Staunton, February 2 – More than 60 percent of the record 656,300 foreigners who took Russian citizenship last year were Ukrainians and most of these were in or from the Donbass, according to a new investigation by the Finexpertiza group (finexpertiza.ru/press-service/researches/2021/rekord-po-predostavleniyu-grazhdanstva/).
These dramatic increases both overall and for Ukrainians in particular – almost a third from a year before — reflect the simplified and accelerated citizenship procedures that Moscow has put in place for those who know Russian, come from former Soviet republics, or have studied in Russia.
With the exception of 2017 when there was a slight decline, the number of foreigners taking Russian citizenship grew from 95,700 in 2012 to 269,400 in 2018 before jumping to 497,800 in 2019 and 656,300 as a result of these simplified procedures, Elena Trubnikova, a researcher with Finexpertiza, reports.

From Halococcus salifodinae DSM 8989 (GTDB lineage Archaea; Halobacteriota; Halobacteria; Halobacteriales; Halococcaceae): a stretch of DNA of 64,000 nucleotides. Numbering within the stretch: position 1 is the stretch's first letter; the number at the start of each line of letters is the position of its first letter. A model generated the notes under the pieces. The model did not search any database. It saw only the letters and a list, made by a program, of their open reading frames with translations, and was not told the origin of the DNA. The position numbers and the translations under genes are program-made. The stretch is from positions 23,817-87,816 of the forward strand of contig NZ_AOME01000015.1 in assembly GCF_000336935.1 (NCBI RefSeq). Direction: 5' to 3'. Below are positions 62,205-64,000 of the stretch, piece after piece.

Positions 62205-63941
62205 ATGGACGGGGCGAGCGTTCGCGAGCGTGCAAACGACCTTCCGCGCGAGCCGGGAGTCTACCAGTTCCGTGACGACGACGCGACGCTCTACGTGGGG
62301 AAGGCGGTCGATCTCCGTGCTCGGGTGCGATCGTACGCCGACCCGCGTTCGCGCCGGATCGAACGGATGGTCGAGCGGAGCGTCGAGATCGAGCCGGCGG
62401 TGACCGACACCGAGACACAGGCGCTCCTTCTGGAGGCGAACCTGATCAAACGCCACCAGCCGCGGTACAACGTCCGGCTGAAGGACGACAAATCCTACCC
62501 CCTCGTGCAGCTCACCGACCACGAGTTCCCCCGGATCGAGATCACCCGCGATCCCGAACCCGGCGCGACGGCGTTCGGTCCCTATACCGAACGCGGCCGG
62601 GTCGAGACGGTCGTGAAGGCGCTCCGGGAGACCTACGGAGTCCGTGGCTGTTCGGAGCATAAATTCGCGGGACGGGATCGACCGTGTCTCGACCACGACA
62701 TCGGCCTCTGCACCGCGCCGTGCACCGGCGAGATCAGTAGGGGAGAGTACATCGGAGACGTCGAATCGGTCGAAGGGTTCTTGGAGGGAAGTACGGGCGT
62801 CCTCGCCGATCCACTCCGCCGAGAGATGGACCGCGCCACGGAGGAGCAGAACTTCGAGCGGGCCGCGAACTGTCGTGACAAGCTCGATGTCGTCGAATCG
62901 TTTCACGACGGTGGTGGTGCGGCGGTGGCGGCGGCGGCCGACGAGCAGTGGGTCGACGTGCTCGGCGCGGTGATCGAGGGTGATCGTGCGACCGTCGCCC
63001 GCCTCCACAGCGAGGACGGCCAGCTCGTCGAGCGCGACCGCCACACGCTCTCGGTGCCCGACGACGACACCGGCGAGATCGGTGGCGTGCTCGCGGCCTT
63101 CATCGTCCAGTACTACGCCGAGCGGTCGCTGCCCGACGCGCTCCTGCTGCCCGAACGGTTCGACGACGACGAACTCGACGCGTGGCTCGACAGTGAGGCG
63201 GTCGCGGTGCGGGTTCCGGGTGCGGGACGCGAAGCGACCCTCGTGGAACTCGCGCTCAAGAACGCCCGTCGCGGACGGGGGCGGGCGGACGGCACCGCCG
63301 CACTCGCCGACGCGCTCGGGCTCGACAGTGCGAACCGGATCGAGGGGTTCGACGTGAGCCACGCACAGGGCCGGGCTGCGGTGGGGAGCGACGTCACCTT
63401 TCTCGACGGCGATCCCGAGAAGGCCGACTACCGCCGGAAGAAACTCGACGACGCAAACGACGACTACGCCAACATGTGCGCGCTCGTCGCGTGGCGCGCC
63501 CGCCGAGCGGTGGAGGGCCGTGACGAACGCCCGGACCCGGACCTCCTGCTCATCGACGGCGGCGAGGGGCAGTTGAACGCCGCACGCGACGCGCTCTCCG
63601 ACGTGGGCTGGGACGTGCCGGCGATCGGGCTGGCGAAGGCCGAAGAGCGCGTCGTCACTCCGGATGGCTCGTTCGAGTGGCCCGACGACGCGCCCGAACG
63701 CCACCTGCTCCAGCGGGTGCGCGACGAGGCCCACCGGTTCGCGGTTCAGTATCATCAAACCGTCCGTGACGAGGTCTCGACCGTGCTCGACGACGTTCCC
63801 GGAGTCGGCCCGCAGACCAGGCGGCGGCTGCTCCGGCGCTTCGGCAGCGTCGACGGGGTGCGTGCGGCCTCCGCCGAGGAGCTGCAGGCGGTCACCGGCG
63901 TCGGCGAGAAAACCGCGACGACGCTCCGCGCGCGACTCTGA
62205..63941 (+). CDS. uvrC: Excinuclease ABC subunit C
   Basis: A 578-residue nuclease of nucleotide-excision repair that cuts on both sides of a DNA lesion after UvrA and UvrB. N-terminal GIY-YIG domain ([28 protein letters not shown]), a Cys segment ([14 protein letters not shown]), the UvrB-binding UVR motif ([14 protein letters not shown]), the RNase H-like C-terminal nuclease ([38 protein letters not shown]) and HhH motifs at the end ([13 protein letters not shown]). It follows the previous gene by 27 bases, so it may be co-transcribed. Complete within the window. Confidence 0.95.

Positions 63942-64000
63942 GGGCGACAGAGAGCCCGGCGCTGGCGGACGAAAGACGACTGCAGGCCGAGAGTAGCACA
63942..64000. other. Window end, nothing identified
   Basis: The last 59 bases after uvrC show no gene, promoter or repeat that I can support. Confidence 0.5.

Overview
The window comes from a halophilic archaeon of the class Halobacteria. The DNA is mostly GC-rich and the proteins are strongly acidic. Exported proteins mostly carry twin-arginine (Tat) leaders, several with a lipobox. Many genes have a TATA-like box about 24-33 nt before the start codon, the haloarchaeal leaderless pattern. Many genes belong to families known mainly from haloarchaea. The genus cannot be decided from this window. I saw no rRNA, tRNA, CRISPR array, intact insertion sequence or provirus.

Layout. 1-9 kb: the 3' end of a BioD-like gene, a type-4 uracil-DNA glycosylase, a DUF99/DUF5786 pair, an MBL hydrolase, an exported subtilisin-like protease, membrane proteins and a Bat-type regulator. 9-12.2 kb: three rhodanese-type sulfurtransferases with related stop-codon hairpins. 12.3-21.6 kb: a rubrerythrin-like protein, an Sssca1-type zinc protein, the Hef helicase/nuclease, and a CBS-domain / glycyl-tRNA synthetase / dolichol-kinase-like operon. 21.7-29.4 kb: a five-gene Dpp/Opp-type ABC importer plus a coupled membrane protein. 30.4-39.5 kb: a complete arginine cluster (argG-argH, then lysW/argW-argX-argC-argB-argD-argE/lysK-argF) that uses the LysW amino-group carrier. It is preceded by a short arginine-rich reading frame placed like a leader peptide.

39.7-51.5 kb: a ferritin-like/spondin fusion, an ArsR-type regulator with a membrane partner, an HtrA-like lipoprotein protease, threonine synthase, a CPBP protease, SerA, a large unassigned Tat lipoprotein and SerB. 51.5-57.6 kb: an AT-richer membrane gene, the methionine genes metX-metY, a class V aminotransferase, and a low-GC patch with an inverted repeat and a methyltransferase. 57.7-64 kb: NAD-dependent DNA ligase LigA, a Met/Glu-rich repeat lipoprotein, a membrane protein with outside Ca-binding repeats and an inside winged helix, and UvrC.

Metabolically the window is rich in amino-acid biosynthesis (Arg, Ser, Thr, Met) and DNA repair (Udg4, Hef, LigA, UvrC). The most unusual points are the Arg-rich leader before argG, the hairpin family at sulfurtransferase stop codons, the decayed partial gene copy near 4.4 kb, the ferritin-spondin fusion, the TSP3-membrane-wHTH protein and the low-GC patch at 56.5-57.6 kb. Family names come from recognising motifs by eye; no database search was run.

Over the last two years, she continues, Ukrainians have become the dominant group of “new Russians,” leaving Central Asians, South Caucasians, and Moldovans far behind and those from beyond the former Soviet space even further. In most cases, only a relative handful of people from beyond what were Soviet borders (1.2 percent) have taken Russian citizenship.
During 2020, 63,700 people from Tajikistan took Russian citizenship; 43,400 from Kazakhstan, 30,500 from Armenia, 23,100 from Uzbekistan, 21,900 from Azerbaijan, 20,600 from Moldova, 11,900 from Kyrgyzstan, and 10,400 from Belarus, the Finexpertiza investigation reports.
Another piece of evidence for the Ukrainian dominance of the new wave of those taking Russian citizenship is that 48.1 percent of all applicants filled out the necessary paperwork in Rostov Oblast which adjoins the Russian-occupied Ukrainian regions. That far exceeds the share who applied in Moscow, with 5.8 percent, and all other places which registered even fewer.
Finexpertiza notes that “it is interesting that many of those [who have taken Russian citizenship in recent years] do not intend to move to the territory of Russia.” Instead, they will either remain a new stratum in their current countries of residence or move back and forth between those countries and Russia.
Those acquiring Russian citizenship in Ukraine are more likely to follow the first course; those taking it in Central Asia and the Caucasus the second, the study finds.
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